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Fear conditioning is one of the most frequently used laboratory procedures for modeling learning and memory generally, and anxiety disorders in particular. The conditional response (CR) used in the majority of fear conditioning studies in rodents is freezing. Recently, it has been reported that under certain conditions, running, jumping or darting replaces freezing as the dominant CR. These findings raise both a critical methodological problem and an important theoretical issue. If only freezing is measured but rodents express their learning with a different response, then significant instances of learning, memory, or fear may be missed. In terms of theory, whatever conditions lead to these different behaviors may be a key to how animals transition between different defensive responses and different emotional states. In mice, we replicated these past results but along with several novel control conditions. Contrary to the prior conclusions, running and darting were primarily a result of nonassociative processes and were actually suppressed by associative learning. Darting and flight were taken to be analogous to nonassociative startle or alpha responses that are potentiated by fear. Additionally, associative processes had some impact on the topography of flight behavior. On the other hand, freezing was the purest reflection of associative learning. We also uncovered a rule that describes when these movements replace freezing: When afraid, freeze until there is a sudden novel change in stimulation, then burst into vigorous flight attempts. This rule may also govern the change from fear to panic.
... Another major CeA population that we identified expresses the neuropeptide CRF. CRF neurons of the central lateral amygdala are another important population of cells in the CeA that affect fear learning [5,9,[43][44][45], and alcohol consumption [14]. ...
... This finding is consistent with other studies of the CeA, where Nts was detected in Pdyn, Crh, and Sst expressing neurons [15]. Distinct populations of Sst expressing cells, which are known to affect fear and stress responses [8,9,36,43] were difficult to identify, because of broad Sst expression. However, two clusters of neurons with relatively high Sst expression also expressed Crhr1, which is specific to Sst and Penk/Drd2 neurons [1,39]. ...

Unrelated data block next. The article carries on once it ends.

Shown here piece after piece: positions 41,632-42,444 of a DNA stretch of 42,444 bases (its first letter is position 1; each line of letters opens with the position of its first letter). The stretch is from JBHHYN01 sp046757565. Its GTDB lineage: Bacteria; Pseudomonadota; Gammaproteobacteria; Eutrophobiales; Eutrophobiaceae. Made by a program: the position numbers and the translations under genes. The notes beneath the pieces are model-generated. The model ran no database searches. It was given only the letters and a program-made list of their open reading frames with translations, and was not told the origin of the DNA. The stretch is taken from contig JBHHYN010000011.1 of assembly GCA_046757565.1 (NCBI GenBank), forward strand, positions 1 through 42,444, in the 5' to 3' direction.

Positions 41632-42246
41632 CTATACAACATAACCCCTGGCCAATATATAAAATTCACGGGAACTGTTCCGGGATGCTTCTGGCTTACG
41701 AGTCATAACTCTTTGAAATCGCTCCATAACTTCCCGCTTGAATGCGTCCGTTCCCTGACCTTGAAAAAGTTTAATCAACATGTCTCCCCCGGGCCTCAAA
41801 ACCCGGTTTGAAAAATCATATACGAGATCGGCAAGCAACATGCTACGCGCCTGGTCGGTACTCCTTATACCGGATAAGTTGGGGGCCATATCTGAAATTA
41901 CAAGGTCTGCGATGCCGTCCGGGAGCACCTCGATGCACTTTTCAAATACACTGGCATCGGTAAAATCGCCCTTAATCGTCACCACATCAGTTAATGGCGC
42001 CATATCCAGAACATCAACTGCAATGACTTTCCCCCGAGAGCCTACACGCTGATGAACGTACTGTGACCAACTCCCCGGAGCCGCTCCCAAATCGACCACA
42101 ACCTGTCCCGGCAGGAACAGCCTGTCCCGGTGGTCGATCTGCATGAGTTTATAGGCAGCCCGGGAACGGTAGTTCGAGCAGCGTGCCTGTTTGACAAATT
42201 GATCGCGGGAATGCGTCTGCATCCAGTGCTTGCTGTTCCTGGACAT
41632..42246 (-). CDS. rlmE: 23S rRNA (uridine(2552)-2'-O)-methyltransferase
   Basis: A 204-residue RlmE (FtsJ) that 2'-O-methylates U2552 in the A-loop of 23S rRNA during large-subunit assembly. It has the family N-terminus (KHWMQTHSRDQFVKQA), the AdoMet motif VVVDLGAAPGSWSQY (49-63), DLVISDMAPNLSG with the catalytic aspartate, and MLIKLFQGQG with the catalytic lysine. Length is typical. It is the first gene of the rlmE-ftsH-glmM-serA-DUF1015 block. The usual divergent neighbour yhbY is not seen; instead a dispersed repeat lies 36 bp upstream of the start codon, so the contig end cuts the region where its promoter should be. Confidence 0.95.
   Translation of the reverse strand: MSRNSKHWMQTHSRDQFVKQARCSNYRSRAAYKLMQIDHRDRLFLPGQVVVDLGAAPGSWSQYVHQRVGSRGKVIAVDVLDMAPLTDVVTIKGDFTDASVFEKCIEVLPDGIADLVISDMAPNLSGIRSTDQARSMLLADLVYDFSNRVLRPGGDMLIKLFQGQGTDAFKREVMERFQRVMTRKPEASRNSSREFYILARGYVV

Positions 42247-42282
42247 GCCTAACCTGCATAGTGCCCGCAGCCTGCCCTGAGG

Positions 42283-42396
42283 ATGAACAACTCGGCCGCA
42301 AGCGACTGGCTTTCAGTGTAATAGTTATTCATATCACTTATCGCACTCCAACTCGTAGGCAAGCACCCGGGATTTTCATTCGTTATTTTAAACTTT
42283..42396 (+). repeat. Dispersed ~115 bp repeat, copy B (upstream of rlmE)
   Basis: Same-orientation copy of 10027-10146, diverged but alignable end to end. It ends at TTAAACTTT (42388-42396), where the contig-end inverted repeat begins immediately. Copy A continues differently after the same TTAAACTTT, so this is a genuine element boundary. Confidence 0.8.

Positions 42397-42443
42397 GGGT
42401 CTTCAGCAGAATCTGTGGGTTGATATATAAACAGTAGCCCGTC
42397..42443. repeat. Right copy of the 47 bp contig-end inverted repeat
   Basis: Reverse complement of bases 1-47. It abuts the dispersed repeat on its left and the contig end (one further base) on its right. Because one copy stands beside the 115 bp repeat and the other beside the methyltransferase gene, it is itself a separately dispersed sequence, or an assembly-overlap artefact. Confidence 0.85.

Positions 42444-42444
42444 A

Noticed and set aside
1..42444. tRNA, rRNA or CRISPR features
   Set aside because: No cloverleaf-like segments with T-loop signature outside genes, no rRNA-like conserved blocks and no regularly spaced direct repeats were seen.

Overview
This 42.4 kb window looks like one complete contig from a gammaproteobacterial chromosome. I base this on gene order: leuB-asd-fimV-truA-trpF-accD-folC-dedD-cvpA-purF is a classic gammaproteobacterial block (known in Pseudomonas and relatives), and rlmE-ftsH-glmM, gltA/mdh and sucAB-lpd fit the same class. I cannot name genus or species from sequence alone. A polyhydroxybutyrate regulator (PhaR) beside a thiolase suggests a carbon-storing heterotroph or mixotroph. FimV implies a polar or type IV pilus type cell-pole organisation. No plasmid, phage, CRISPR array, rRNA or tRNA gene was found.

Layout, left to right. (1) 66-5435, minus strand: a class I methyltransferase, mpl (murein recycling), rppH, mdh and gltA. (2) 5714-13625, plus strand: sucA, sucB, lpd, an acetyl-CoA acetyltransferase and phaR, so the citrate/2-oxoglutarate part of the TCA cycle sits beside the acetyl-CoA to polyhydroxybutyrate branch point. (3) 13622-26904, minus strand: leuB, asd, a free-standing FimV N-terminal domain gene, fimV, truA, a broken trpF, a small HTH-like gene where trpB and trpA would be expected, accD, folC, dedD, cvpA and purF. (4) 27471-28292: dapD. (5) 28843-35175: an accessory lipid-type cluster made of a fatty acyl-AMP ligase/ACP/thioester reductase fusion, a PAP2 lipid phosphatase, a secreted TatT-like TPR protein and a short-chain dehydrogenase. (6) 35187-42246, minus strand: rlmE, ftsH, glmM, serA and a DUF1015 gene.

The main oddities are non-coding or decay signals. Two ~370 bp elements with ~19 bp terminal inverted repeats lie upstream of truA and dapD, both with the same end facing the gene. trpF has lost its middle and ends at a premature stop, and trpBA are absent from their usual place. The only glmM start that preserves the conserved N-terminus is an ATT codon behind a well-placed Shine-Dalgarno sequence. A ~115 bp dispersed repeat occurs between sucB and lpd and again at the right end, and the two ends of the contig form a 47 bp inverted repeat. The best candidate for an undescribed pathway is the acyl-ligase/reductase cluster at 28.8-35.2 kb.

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The central amygdala (CeA) contains a diverse population of cells, including multiple subtypes of GABAergic neurons, along with glia and epithelial cells. Specific CeA cell types have been shown to affect alcohol consumption in animal models of dependence and may be involved in negative affect during alcohol withdrawal. We used single-nuclei RNA sequencing to determine cell-type specificity of differential gene expression in the CeA induced by alcohol withdrawal. Cells within the CeA were classified using unbiased clustering analyses and identified based on the expression of known marker genes. Differential gene expression analysis was performed on each identified CeA cell-type. It revealed differential gene expression in astrocytes and GABAergic neurons associated with alcohol withdrawal. GABAergic neurons were further subclassified into 13 clusters of cells. Analyzing transcriptomic responses in these subclusters revealed that alcohol exposure induced multiple differentially expressed genes in one subtype of CeA GABAergic neurons, the protein kinase C delta (PKCδ) expressing neurons. These results suggest that PKCδ neurons in the CeA may be uniquely sensitive to the effects of alcohol exposure and identify a novel population of cells in CeA associated with alcohol withdrawal.